George W. Bush and his homeland security chief are learning one of life's little lessons today: Hell hath no fury like a FEMA director scorned.
In testimony before the Senate today, Michael Brown said that he has been made a "scapegoat" for the federal government's flawed response to Katrina -- and that the real culprits are Michael Chertoff, the Department of Homeland Security and the White House itself. Brown said that "policies implemented by the DHS put FEMA on a path to failure" long before Katrina struck New Orleans. Once the storm hit and the levees failed, Brown said, Chertoff's DHS "saw an opportunity to assert itself, as it always tried to do in FEMA operations, which slowed things down."
Brown said that he called the Bush compound in Crawford, Texas, on the night that Katrina struck to inform the White House that levees had broken and water was flooding into New Orleans. He said he spoke with Deputy White House Chief of Staff Joseph Hagin and that he told him that "our worst nightmares" seemed to be coming true. The next morning, Bush left Crawford for San Diego, where he made brief comments about Katrina before delivering prepared remarks in which he compared the war in Iraq to World War II.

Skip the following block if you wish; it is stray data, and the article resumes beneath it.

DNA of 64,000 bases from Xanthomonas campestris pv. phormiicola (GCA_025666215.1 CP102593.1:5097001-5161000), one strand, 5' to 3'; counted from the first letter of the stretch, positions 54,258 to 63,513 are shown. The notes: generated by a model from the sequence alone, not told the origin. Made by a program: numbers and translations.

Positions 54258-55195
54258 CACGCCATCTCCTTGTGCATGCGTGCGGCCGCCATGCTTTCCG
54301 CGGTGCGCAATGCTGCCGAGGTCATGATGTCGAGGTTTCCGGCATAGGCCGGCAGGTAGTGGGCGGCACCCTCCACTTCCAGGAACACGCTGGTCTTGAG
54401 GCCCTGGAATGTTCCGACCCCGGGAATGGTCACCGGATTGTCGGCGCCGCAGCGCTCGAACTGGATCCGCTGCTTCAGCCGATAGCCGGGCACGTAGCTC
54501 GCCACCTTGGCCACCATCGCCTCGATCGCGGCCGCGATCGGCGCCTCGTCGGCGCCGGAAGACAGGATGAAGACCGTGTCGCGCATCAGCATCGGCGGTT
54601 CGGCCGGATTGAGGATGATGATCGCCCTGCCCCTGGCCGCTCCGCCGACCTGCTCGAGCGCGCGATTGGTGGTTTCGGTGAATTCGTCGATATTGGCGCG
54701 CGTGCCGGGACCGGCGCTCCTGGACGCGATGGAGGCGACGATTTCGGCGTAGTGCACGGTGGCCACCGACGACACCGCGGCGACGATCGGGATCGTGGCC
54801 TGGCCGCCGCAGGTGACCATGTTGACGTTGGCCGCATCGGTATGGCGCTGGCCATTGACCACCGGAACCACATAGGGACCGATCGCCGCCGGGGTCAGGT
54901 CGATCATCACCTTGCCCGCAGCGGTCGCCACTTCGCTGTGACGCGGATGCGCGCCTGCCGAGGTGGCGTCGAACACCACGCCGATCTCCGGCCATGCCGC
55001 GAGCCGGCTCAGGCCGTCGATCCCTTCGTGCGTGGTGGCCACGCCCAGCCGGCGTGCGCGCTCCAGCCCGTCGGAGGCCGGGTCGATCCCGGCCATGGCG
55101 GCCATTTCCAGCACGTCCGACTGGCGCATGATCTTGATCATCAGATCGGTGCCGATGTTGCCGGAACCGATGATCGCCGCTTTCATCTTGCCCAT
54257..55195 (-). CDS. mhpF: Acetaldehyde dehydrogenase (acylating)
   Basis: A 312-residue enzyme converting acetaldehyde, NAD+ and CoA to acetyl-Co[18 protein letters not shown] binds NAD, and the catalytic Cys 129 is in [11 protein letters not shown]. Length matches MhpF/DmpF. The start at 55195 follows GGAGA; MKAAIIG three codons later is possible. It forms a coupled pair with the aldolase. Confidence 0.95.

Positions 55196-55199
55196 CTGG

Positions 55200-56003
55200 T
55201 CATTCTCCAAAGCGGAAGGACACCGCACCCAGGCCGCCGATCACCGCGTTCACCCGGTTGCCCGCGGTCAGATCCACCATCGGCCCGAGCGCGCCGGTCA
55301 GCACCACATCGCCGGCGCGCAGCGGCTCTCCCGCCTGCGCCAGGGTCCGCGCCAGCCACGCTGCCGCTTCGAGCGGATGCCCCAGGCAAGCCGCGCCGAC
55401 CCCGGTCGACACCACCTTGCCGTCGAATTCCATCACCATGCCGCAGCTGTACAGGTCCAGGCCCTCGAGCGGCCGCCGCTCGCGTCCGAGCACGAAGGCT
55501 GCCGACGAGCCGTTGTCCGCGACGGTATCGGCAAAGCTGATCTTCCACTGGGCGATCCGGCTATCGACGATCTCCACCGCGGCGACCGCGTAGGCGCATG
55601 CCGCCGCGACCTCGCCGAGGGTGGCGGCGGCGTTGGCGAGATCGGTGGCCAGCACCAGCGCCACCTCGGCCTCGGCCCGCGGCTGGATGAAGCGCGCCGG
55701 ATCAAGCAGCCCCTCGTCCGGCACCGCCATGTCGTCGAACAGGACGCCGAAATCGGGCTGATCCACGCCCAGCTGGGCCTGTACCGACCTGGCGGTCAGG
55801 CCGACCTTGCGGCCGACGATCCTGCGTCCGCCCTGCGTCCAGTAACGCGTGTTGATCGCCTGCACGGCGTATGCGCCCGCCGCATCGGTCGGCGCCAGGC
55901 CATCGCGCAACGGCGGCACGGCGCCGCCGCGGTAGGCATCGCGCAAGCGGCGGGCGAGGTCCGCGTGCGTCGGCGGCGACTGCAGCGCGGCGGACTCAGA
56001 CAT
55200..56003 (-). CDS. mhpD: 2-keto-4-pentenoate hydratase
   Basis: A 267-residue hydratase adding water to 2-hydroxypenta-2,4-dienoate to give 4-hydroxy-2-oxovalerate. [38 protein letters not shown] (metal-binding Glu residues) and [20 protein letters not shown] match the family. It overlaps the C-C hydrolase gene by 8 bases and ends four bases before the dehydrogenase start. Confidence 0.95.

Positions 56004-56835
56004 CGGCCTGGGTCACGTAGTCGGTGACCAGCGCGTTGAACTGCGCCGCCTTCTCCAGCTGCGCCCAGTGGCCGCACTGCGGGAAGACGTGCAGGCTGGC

Brown says that White House Chief of Staff Andy Card rebuffed his efforts to solicit more help from the White House, ordering him to work through the "chain of command" instead. That chain ran through Chertoff and the DHS bureaucracy, Brown said. "We've done a great job as Republicans of establishing more and more bureaucracy," Brown told Maine Sen. Susan Collins.
Brown said that he cried in his hotel room during the early days of Katrina, frustrated by the failure of the federal government to deliver the help he knew it was capable of providing. Asked whether the Bush administration was making him the fall guy for Katrina, Brown said, "I certainly feel abandoned." As for the president, Brown said: "Unfortunately, he called me 'Brownie' at the wrong time. Thanks a lot, sir."